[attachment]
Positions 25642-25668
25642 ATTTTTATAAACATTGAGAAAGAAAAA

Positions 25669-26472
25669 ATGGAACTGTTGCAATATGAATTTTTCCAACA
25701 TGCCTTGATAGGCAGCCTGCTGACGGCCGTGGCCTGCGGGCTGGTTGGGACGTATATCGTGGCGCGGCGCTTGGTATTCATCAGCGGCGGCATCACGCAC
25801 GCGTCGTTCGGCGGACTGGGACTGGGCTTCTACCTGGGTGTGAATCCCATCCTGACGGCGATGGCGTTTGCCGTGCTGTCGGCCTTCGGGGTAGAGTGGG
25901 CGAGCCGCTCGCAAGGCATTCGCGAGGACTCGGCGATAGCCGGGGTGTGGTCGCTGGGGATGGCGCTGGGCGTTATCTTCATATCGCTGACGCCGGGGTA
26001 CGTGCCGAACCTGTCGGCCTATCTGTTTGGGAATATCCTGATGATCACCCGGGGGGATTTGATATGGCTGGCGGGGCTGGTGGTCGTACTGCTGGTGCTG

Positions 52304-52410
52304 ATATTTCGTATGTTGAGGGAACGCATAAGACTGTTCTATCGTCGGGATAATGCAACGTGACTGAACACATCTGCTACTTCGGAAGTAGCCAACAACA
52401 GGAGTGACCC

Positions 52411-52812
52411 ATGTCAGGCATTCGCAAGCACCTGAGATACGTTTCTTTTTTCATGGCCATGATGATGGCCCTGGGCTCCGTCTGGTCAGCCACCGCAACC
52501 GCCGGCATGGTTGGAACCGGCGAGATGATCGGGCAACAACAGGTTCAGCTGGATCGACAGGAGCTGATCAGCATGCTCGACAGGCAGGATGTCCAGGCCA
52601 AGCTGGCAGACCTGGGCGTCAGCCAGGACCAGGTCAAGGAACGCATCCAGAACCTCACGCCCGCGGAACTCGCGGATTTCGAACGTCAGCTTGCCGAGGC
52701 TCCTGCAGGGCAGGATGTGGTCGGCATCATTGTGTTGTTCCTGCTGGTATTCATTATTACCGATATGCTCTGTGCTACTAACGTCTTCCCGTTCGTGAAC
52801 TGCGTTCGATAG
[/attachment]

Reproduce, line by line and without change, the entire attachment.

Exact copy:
Positions 25642-25668
25642 ATTTTTATAAACATTGAGAAAGAAAAA

Positions 25669-26472
25669 ATGGAACTGTTGCAATATGAATTTTTCCAACA
25701 TGCCTTGATAGGCAGCCTGCTGACGGCCGTGGCCTGCGGGCTGGTTGGGACGTATATCGTGGCGCGGCGCTTGGTATTCATCAGCGGCGGCATCACGCAC
25801 GCGTCGTTCGGCGGACTGGGACTGGGCTTCTACCTGGGTGTGAATCCCATCCTGACGGCGATGGCGTTTGCCGTGCTGTCGGCCTTCGGGGTAGAGTGGG
25901 CGAGCCGCTCGCAAGGCATTCGCGAGGACTCGGCGATAGCCGGGGTGTGGTCGCTGGGGATGGCGCTGGGCGTTATCTTCATATCGCTGACGCCGGGGTA
26001 CGTGCCGAACCTGTCGGCCTATCTGTTTGGGAATATCCTGATGATCACCCGGGGGGATTTGATATGGCTGGCGGGGCTGGTGGTCGTACTGCTGGTGCTG

Positions 52304-52410
52304 ATATTTCGTATGTTGAGGGAACGCATAAGACTGTTCTATCGTCGGGATAATGCAACGTGACTGAACACATCTGCTACTTCGGAAGTAGCCAACAACA
52401 GGAGTGACCC

Positions 52411-52812
52411 ATGTCAGGCATTCGCAAGCACCTGAGATACGTTTCTTTTTTCATGGCCATGATGATGGCCCTGGGCTCCGTCTGGTCAGCCACCGCAACC
52501 GCCGGCATGGTTGGAACCGGCGAGATGATCGGGCAACAACAGGTTCAGCTGGATCGACAGGAGCTGATCAGCATGCTCGACAGGCAGGATGTCCAGGCCA
52601 AGCTGGCAGACCTGGGCGTCAGCCAGGACCAGGTCAAGGAACGCATCCAGAACCTCACGCCCGCGGAACTCGCGGATTTCGAACGTCAGCTTGCCGAGGC
52701 TCCTGCAGGGCAGGATGTGGTCGGCATCATTGTGTTGTTCCTGCTGGTATTCATTATTACCGATATGCTCTGTGCTACTAACGTCTTCCCGTTCGTGAAC
52801 TGCGTTCGATAG